The Oxygen Man
Ned and Daze Rose live in the home where they grew up. Their parents have died and they barely talk except to take care of housekeeping. Ned works nights for their neighbor, Mack Bell, who owned a farm where he raised catfish, his main crop, and cotton. Ned and Mack had gone to high school together, but Ned knows his place.
They live in Indianola, Missippi, a small town in the Delta with all the intrigues of a small town. Ned and Daze's parents owned a small house on the edge of the river. Daddy was usually gone for work for weeks at a time. Momma worked at the 7-11 or was out more than she was home. The brother and sister knew their parents. So did everyone in town.
The Rose household wasn't easy to live in, nor was it usually a happy one. The siblings were able to go to a private, segregated high school in the 1970's due to the "scholarships" available through the wealthy white men in town. The one area was Ned excelled was on the football. There he was almost accepted, although all the other guys, especially Mack, knew he was the poor relative. His anger eventually leads to unexpected results.
Now, twenty years later, the patterns are set in their lives. Ned works for Mack. Daze works in the local trucker restaurant/bar. They co-exist but barely recognize each other's presence except in arguements. There is trouble on Mack's farm. Someone is sabotaging the lakes and equipment. Mack is certain it is one of his black workers. He wants Ned to help him find the troublemaker.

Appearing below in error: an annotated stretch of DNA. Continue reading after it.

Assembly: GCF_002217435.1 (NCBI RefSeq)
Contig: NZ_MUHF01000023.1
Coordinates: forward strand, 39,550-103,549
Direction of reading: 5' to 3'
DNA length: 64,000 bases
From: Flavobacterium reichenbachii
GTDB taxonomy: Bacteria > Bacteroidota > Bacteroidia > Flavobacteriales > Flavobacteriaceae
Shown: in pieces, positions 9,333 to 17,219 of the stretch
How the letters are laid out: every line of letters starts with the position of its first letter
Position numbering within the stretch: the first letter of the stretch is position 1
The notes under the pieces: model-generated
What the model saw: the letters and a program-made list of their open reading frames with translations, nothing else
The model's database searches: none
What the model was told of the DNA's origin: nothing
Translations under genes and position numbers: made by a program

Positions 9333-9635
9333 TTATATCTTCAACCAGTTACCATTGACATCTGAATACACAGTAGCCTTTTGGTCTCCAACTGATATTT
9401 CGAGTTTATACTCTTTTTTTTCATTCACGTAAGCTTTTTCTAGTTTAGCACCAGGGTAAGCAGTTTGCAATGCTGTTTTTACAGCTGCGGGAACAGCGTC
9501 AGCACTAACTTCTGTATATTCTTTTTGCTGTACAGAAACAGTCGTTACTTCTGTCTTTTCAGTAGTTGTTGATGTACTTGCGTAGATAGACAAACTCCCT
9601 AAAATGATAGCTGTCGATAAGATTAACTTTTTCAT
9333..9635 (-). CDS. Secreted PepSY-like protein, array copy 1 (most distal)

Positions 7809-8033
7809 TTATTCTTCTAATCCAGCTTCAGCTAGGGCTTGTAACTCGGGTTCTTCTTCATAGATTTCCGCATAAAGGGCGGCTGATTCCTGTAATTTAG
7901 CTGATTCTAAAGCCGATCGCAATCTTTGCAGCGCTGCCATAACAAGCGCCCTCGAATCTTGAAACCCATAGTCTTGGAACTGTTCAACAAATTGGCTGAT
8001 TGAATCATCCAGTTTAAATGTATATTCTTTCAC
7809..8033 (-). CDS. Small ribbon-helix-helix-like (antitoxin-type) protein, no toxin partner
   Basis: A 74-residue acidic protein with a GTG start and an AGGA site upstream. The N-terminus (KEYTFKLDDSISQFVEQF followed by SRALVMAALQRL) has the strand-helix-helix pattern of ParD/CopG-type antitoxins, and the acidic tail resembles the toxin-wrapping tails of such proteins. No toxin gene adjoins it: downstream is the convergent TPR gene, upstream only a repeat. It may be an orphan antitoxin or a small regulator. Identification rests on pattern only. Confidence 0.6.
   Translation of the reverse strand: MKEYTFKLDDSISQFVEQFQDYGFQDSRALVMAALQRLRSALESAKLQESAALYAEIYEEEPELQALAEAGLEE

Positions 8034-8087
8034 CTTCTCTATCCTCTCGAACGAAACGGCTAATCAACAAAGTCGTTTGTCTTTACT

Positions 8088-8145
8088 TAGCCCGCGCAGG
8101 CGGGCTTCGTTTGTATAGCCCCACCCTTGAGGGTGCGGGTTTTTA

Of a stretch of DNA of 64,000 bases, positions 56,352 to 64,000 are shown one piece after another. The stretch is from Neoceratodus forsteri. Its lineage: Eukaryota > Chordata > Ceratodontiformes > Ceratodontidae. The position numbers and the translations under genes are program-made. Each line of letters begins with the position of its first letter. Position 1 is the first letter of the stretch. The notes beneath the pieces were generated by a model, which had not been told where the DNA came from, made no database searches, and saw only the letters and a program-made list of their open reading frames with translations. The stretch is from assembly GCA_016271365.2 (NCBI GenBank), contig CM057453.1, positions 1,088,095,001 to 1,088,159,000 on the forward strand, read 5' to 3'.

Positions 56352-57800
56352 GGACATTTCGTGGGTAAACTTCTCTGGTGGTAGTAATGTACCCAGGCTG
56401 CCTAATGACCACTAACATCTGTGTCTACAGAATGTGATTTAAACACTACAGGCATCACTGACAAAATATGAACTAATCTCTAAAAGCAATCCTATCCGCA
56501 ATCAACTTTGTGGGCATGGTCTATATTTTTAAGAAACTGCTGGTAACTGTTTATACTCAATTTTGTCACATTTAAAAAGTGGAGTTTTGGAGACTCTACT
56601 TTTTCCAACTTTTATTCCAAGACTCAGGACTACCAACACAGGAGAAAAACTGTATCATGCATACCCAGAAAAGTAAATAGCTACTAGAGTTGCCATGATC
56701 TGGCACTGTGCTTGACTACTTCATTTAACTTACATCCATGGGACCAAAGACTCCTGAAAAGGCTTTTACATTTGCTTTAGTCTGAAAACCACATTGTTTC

There are many books where the hero has overcome his past life to succeed in great things. The Oxygen Man is one where the heros give in to their upbringing and don't try to change things, except possibly for the worse. The novel goes between 1996 and 1972, giving the reader a picture of their current life and a look at what shaped Ned and Daze in high school.
There are many different threads in this book. One obvious story line is the racism that was blatant in the 1970's and the less obvious, still malevolent racism of the mid-1990's in this Mississippi town. Another is the Rose parents, their lives, and how they affected their two children. There was no hiding what Momma did or why Daddy stayed away so much. There is the story of the rich versus the poor. The only way, even in high school, for them to interact was for one to be subservient to the other.
The explosive situations that are simmering throughout this book lead to an unexpected (at least to me) ending. Steve Yarbrough has written a book with many layers that made the reader think and ponder what makes people the way they are. Are we always a victim of our births and circumstance? Can we change? Who really deserves a good life versus a hard life? The Oxygen Man doesn't answer those questions. It just gives us a chance to consider them.
Notice: Non-graphic violence, Suggestive dialogue or situations
These reviews are personal opinions only and in no way reflect other readers' opinions of the books discussed.
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